I will take another example. We will have more discussions about increasing the levels of organic farming with Ireland than we will with Austria, which already has organic farming in 20% of its area. France's level of organic farming is also quite low. That is the good of this reformed CAP. We are adapting. We will allow member states to adapt their instruments to the real priorities and overall objectives. One of the objectives is clearly to increase the level of ambition in our policies in terms of our climate and environment.
I welcome all our guests. I will say to Mr. Santini that, as a frequent visitor to Brittany, I do not think agriculture is that adversely affected by the challenges. I see a vibrant agriculture community there. We are envious when we visit.
I have a couple of questions for Mr. Santini. I will go back to what Deputy Carthy raised about the issue of duties. I was struck by the point Mr. Santini made. Urea coming into Ireland could not be classified as an agricultural product, as we see it. I appreciate its main component is nitrogen, which can be used in a multiplicity of other products, but with 46% nitrogen, there is not an awful lot more that can be done with urea when it comes. Have efforts been made to have it classified as an agricultural product? Strictly speaking, there is not much more to be done with a big bag of urea, other than spread it. That is my first question. I will come back in with my other questions, if that is okay.
Mr. Fabien Santini:
We are bound by the treaties in that regard. There is an annex to the original treaty that explains what are agricultural products. Apart from seeds, all the other inputs, including fertiliser, pesticides and barbed wire, are not agricultural products according to the treaty and, frankly speaking, we cannot change that. A legal basis is provided by five or six articles in the treaty which state what the EU should aim at in terms of agriculture and fisheries. What is meant by agricultural products is listed in an annex to the treaty and there is little we can do about that. The Commission cannot change that.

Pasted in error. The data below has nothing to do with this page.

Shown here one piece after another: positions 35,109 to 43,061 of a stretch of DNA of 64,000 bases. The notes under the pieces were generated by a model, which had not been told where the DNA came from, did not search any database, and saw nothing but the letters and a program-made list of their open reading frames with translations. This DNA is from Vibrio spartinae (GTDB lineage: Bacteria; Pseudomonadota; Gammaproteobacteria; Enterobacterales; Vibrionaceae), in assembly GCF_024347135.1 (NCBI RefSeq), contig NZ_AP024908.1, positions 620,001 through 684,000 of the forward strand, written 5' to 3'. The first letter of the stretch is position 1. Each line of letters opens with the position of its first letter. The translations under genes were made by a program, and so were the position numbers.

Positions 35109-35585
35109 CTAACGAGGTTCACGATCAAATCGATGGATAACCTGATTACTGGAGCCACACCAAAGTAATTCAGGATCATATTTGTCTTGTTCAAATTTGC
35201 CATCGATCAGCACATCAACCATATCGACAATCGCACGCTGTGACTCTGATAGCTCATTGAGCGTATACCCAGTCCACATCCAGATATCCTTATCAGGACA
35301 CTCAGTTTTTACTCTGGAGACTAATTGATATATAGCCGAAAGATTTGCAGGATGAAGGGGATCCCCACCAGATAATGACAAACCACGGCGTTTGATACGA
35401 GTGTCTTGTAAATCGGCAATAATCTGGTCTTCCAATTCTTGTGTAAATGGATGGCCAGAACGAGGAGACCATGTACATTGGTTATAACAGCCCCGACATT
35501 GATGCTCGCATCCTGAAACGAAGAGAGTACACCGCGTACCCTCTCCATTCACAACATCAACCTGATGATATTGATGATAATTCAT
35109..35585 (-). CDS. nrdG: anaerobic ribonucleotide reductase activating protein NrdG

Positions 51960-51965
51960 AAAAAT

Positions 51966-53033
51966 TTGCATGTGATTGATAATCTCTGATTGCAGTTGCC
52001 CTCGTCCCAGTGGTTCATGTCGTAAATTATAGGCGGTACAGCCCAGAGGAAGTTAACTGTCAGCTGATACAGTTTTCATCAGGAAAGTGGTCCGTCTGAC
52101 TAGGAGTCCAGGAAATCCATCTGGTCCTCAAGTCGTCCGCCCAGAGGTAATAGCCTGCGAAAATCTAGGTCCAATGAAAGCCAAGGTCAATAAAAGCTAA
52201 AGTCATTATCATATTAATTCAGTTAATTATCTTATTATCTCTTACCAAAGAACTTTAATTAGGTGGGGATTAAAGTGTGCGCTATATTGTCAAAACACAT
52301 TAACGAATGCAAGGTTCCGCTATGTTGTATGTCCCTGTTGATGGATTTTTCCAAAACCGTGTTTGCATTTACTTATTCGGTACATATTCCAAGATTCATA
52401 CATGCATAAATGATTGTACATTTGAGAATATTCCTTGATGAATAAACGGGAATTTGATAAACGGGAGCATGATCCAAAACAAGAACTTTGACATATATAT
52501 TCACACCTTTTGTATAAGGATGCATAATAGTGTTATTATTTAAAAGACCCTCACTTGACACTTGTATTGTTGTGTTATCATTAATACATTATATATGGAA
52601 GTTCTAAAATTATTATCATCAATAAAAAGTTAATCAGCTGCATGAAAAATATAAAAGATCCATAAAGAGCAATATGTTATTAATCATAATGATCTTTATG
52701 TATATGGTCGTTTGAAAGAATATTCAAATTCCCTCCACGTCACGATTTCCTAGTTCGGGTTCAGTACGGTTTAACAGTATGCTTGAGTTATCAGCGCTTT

Mr. Santini spoke to the previous speaker about greenhouse gases. Urea and nitrogen have taken over from ammonium nitrate as a fertiliser. What is the difference? Are both equally as guilty in terms of creating greenhouse gases or would ammonium nitrate be less of an offender?
Mr. Fabien Santini:
The Deputy has asked me something I will have to look at after the meeting. I do not have the answer. I know that, in general, nitrogen fertilisation has a big impact. I do not think I am wrong when I say that one third of the direct greenhouse gas emissions of agriculture relates to fertilisation. Half of that relates to animal products and half to crops. Two thirds of the emissions relating to crops is due to the fertilisation. I am not especially sure of the role of ammonium nitrate and urea in that regard. I would not dare to give the Deputy a reply without doing a little investigation and estimation.
That is all right. I have a final question, similar to one that Mr. Santini side-stepped earlier. We will see how we get on this time. There has been a significant consolidation in terms of the ownership of companies supplying urea products in agriculture. There has been a major shift in the ownership of these companies in recent years. Would Mr. Santini agree that urea and agricultural fertiliser has now obtained commodity status on a par with paper and oil and is being treated in that way by these companies to the detriment of farmers?
Mr. Fabien Santini: